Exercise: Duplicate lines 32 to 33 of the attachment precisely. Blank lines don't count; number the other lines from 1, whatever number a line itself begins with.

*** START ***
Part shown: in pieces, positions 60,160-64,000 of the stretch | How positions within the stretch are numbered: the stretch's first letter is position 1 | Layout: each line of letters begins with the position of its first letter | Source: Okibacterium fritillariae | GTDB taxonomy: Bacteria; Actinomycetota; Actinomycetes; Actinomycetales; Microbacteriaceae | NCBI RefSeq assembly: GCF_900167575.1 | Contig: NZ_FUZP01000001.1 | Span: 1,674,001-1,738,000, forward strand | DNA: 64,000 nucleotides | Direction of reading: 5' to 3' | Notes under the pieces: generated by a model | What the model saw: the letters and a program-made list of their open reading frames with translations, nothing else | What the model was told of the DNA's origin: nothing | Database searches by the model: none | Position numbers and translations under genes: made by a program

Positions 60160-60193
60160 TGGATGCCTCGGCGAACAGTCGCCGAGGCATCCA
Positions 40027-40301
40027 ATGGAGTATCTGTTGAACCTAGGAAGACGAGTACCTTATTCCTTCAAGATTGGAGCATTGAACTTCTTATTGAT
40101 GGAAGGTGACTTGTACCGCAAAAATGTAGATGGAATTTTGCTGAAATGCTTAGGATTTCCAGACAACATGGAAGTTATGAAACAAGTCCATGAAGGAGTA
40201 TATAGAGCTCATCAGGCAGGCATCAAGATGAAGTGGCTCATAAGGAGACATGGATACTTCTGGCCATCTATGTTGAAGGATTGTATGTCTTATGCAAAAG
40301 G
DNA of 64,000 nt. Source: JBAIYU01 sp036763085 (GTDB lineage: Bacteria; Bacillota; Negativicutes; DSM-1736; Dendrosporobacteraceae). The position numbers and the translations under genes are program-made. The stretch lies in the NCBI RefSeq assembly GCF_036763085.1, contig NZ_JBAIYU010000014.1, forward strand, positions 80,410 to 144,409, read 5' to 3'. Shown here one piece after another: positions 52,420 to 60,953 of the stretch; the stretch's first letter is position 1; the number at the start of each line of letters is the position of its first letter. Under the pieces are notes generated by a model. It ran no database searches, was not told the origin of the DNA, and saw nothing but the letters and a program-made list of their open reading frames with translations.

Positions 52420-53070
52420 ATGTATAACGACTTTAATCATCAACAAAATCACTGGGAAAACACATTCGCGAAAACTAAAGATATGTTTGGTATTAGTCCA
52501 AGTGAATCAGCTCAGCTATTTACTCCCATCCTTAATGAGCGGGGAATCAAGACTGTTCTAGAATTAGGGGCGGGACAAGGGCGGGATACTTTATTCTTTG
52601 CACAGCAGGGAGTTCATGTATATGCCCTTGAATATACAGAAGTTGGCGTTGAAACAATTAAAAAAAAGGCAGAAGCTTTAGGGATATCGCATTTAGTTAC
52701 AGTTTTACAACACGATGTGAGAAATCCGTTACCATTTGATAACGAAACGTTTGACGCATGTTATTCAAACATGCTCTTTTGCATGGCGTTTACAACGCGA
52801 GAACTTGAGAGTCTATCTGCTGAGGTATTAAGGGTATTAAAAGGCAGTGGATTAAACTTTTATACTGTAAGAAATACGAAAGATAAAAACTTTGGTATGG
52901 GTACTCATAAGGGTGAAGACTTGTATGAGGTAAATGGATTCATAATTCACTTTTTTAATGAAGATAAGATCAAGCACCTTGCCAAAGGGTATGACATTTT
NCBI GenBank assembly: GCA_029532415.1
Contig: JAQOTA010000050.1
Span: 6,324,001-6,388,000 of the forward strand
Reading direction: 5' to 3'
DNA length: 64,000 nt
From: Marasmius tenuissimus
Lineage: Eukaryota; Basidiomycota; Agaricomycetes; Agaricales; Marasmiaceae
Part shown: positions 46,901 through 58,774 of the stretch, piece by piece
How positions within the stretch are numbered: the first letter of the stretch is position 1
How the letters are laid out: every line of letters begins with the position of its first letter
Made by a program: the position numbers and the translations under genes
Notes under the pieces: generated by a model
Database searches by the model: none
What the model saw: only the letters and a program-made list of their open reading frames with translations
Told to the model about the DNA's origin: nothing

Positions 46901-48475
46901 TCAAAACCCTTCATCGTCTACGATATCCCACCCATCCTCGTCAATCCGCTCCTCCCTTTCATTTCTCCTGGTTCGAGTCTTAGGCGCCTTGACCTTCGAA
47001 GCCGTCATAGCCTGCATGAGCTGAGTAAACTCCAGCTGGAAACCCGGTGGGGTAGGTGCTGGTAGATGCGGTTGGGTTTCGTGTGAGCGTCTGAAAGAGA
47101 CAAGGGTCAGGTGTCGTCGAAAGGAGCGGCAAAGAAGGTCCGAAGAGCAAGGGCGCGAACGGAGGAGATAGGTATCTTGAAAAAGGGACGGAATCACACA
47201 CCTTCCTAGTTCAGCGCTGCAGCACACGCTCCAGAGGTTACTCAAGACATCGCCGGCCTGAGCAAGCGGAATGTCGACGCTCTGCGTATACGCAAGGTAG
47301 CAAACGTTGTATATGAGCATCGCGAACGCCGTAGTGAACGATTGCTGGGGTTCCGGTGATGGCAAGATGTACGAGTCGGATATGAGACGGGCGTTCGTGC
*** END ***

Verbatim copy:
Positions 46901-48475
46901 TCAAAACCCTTCATCGTCTACGATATCCCACCCATCCTCGTCAATCCGCTCCTCCCTTTCATTTCTCCTGGTTCGAGTCTTAGGCGCCTTGACCTTCGAA